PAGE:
Government broadcasting is favoured by totalitarian states and Islamic theocracies. New Zealand has no government broadcaster and the CBC in Canada gets 60 per cent of its revenue from commercials.
After Australia's spate of privatisations in the 1980s and '90s, it is intriguing that the ABC was spared. Qantas, Commonwealth Bank, the ports, airports, energy, water and others were privatised. It was OK to privatise monopolies and duopolies in essential services, yet not a government body that provides entertainment. The ABC is not a smooth-running organisation. More than 3000 complaints each quarter from fed-up audiences, staff disputes, court cases, industrial action and personal vendettas are common. The latest acrimony was last month's extraordinary threat of "Vietcong-style" attacks by staff for more pay. With a fixed budget, expect more service deterioration if management capitulates.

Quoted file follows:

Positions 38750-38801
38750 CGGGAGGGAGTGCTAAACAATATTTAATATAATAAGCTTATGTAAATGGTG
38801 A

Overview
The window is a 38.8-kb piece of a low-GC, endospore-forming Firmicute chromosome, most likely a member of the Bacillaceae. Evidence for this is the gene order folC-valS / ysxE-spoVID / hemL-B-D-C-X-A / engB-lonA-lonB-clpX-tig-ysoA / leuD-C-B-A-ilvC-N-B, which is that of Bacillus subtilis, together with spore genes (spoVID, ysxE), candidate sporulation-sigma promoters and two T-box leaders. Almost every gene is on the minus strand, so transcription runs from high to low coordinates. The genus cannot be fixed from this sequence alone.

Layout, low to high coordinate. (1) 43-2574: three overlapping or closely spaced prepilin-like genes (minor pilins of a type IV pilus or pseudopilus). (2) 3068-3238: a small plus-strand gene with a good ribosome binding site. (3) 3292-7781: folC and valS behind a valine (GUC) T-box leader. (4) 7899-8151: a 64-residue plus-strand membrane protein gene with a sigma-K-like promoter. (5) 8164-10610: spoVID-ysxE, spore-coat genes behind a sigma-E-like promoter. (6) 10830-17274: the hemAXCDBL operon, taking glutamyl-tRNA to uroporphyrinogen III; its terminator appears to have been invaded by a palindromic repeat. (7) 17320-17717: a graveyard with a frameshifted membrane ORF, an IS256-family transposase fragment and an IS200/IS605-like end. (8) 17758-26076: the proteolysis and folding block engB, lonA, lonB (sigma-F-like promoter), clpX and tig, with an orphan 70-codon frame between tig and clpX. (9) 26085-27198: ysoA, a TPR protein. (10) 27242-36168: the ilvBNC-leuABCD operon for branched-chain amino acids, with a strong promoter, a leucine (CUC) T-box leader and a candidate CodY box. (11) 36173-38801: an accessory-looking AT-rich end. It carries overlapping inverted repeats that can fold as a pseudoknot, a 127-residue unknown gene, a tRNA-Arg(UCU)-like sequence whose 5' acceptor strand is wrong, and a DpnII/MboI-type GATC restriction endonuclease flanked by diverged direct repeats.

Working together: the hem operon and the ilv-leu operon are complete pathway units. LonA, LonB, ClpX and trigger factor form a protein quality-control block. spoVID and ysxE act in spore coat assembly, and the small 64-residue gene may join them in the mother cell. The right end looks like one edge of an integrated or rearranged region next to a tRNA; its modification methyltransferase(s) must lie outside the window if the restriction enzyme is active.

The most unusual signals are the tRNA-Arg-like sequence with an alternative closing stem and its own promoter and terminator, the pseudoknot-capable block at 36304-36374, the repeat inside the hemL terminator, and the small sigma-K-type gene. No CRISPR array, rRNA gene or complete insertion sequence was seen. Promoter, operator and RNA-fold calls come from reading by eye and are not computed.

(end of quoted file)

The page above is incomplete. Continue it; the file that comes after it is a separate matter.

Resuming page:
In July it was the staff campaign against the ABC board for acting on legal advice not to publish a dirt book on rival radio broadcaster Alan Jones. This venting included a widely signed complaint, exclamations of outrage all over the ABC airwaves including a school-marmish berating on Media Watch. Yet all this heat ignored the question of why the ABC has a book publishing business. Further is the moral bankruptcy of using the ABC's supposed scarce funds for a book attacking a person's reputation and private life.
ABC acrimony has various targets and the airwaves are used to attack people. Here's just one example of how our broadcaster treats Australia's elected Prime Minister. On nationally televised The Glass House, compere Wil Anderson (April 30, 2004) responded to a taped excerpt of John Howard:
Howard: "And I always admire somebody who in his own way for his own reasons forms a conscientious objection on something."
Anderson: "Bullshit. He admires someone who forms a conscientious objection on something (sarcastically). Yep, like the war in Iraq. Or the treatment of indigenous people. Or being screwed by a free trade agreement. Gee, John Howard must have admiration coming out of his arse!"